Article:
To be clear, I voted for the other guy, the one who didn't win the presidency. I'm an occupational paradox: a college professor who usually leans politically right. That said, I publicly declare an enthusiastic girl-crush on our nation's first lady, Michelle Obama.

My most direct source of fascination with Michelle isn't her obvious love of family or seamless transition into the role of America's First Lady. My ardor is more accurately attributed to her strong sense of self and her redefinition of how our first ladies might dress. While her physical frame communicates power and stature, her individual clothing choices often soften the look. The end result is an overall palette that is balanced through sartorial selections.

Michelle's Image Formula:  Power + Softness = Success

True, Michelle has a law degree from Harvard. But I'd also award her an honorary doctorate in impression management, defined as strategically dressing, grooming, and behaving with the intent to impact/control how others view you. Skeptical? If you've ever dressed in a well-pressed suit for a job interview, worn first-date attire highlighting your physical assets, or opted for a bathing suit with padding here and shirring there to streamline your figure, you've attempted to manage your own image.

Michelle is an effective blend of strength and softness, so let's begin by discussing the former. Certainly, her role as America's First Lady automatically confers ascribed status within the political hierarchy. Physically, she's tall, striking, and possesses buff arms that could be mistaken as sculptural art. If she entered a room-any room-you'd notice her presence immediately because of these packaged nonverbal cues. If she were then to speak with the confidence that is her usual conversational norm (verbal cue), the power is subsequently magnified.

First Lady Status + Tall Height + Toned Figure + Articulate Speech = Authority

Too strong a presence, however, and you trigger a flipside: A presence that can intimidate and overwhelm. Michelle has therefore adopted strategies for communicating softness and approachability. While some techniques no doubt come genuinely (she's a natural hugger), I suspect others have been deliberately employed to achieve a desired effect. She's frequently wears sweaters, which, because of their soft fabric, communicate warmth and ease. She's also partial to vibrant jewel-toned colors which convey energy, animation, and a sense of optimism. The jewelry she sports has been on occasion elegant and high-end. But more often than not, she's wearing friendlier floral-shaped pins in the down-home texture of paper mache.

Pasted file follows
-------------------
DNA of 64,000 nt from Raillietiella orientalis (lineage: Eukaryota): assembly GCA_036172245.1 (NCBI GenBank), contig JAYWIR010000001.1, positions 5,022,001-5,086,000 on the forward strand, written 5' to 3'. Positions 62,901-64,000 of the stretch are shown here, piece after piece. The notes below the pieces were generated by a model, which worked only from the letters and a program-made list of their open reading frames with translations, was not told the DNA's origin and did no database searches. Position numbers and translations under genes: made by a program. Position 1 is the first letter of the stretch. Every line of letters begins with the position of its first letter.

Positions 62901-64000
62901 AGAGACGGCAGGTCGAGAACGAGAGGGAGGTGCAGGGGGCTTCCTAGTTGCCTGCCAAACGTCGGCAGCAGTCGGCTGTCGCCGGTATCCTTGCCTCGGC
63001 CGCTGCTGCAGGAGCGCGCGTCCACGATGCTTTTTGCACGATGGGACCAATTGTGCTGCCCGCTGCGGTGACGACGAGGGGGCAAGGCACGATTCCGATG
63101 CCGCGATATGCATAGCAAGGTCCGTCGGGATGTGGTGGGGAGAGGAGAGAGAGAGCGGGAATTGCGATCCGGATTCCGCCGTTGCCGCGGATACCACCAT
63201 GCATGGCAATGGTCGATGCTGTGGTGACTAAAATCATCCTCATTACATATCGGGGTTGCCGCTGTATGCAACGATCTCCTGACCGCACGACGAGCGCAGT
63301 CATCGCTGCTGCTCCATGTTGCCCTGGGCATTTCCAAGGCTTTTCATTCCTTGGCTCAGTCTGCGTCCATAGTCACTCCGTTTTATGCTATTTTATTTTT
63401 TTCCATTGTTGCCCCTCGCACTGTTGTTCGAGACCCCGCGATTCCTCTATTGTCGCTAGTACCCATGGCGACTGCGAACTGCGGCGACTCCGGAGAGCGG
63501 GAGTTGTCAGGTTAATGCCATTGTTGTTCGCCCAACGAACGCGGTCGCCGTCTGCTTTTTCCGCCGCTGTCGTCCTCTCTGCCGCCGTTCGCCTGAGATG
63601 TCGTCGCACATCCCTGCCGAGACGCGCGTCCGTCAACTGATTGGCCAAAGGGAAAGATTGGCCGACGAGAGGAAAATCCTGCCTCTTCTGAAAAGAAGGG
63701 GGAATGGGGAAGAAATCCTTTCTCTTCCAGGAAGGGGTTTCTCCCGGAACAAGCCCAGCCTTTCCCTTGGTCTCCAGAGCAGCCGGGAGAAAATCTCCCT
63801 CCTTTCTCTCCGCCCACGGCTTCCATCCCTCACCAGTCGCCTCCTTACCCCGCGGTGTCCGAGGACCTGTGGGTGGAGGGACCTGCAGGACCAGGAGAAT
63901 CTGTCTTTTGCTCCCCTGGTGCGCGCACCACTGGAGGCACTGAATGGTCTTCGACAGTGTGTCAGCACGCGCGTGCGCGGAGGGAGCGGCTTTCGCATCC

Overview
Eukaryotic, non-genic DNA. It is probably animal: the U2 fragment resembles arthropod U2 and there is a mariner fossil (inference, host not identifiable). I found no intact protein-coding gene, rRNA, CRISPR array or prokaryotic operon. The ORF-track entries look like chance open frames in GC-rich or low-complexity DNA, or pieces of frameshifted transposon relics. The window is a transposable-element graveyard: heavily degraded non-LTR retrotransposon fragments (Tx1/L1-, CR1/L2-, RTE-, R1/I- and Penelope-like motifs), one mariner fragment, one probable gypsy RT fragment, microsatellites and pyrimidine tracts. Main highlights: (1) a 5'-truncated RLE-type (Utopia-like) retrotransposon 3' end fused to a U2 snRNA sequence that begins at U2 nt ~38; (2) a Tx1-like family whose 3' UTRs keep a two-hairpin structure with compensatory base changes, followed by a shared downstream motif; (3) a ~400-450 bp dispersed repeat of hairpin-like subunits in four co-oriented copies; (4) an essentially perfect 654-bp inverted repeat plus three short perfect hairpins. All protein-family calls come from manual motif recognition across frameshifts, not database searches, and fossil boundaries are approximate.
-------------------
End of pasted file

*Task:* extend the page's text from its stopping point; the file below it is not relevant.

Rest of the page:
Interestingly, there's a reason Michelle eschewed a structured suit in a dark color while speaking at the Democratic National Convention. To the contrary, she opted for a knit dress in a friendly shade of turquoise, accessorized by a playfully-colored pin, and a curved hairstyle softly framing her face. If her intent was to project a confident yet relatable presence (and it was), mission accomplished.

Soft Fabric + Friendly Colors + Playfully Novel Jewelry + Touch Behavior = Approachability

I like that Michelle wears shorts while walking Bo on the White House lawn and vacationing in the oppressive heat of the Grand Canyon. But I also sigh with appreciation when I see her sporting a classic sheath dress in fire-engine red during the Medal of Freedom award ceremony. Man, she rocks that look. If I sound like someone who has a slight crush on our first lady, it's only because I do. As a professional image consultant, her authentic display of personal style and her "strong but soft" image allows me no other choice.

© 2009 The Image Establishment, All Rights Reserved

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About the Author

LisaMarie Luccioni, MA, AICI, CIP

LisaMarie Luccioni is an adjunct professor of Communication at the University of Cincinnati, a business etiquette expert, and one of 100 Certified Image Professionals in the United States

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